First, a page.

Or so says a certain Charles Darwin, of our dear friend Mr. Shakespeare.
So I was led to believe when I saw that quote float by my Twitter stream earlier today (full quote: “I have tried lately to read Shakespeare, and I find it so intolerably dull it nauseated me.”)
Curious, I googled the phrase to see if there was some context around it. Guess what I found? Darwin’s autobiography. Thank you, Google Books:
I have said that in one respect my mind has changed during the last twenty or thirty years. Up to the age of thirty, or beyond it, poetry of many kinds, such as the works of Milton, Gray, Byron, Wordsworth, Coleridge, and Shelley, gave me great pleasure, and even as a schoolboy I took intense delight in Shakespeare, especially in the historical plays. I have also said that formerly pictures gave me considerable, and music very great delight. But now for many years I cannot endure to read a line of poetry: I have tried lately to read Shakespeare, and found it so intolerably dull that it nauseated me. I have also almost lost my taste for pictures or music. Music generally sets me thinking too energetically on what I have been at work on, instead of giving me pleasure. I retain some taste for fine scenery, but it does not cause me the exquisite delight which it formerly did. On the other hand, novels, which are works of the imagination, though not of a very high order, have been for years a wonderful relief and pleasure tome, and I often bless all novelists. A surprising number have been read aloud to me, and I like all if moderately good, and if they do not end unhappily—against which a law ought to be passed. A novel, according to my taste, does not come into the first class unless it contains some person whom one can thoroughly love, and if a pretty woman all the better.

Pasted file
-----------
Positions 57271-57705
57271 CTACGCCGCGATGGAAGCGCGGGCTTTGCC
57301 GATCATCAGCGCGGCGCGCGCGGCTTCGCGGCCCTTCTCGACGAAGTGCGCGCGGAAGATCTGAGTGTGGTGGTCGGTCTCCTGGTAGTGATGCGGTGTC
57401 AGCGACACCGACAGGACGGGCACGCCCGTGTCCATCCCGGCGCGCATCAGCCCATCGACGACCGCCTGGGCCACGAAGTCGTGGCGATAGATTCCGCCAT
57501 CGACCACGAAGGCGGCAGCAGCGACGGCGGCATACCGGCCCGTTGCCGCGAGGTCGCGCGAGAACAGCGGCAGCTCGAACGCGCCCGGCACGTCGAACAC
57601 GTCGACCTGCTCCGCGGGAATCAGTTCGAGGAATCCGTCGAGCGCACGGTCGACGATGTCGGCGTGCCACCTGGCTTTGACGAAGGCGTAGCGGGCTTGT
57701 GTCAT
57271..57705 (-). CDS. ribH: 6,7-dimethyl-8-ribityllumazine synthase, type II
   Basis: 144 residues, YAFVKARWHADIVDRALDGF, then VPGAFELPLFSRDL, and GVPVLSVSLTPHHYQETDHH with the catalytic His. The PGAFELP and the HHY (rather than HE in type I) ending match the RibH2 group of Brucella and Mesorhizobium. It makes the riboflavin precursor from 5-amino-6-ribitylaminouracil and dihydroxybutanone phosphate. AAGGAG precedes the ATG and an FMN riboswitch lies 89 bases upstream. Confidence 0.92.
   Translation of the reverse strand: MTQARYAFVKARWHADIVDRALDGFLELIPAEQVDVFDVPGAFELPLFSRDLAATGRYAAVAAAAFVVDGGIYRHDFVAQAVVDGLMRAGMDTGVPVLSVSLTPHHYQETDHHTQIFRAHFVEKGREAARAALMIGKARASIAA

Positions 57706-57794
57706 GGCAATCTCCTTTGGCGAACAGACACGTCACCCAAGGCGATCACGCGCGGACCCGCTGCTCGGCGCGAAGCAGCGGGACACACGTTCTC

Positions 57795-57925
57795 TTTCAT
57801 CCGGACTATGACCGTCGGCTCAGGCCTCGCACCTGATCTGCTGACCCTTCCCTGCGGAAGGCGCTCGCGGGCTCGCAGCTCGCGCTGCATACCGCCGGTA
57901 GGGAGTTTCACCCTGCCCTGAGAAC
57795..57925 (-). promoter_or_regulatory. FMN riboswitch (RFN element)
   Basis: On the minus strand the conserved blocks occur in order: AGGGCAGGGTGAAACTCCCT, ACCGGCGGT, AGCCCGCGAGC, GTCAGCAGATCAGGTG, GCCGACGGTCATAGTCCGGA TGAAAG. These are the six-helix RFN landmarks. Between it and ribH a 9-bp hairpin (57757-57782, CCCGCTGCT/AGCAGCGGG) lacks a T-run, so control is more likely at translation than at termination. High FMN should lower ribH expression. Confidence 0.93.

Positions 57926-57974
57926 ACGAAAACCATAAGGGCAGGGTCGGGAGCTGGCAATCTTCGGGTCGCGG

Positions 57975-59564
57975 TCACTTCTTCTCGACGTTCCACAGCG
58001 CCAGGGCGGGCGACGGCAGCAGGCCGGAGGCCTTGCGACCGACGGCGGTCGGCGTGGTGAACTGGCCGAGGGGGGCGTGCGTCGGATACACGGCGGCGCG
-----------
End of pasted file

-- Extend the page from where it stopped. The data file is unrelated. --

Emphasis mine, of course. The man’s talking about how he’s changed as he’s gotten older. It’s not that he’s singling out Shakespeare not in the least. And he’s also not making any sorts of proclamation that Shakespeare is lame. On the contrary he sounds to me a bit sad that he no longer has the appreciation for these things that he once did. Note after the Shakespeare bit that he even says pictures and music don’t really do it for him either anymore, only novels. And even then, only certain novels. You have to dig the joke at the end about characters whom one can thoroughly love. :)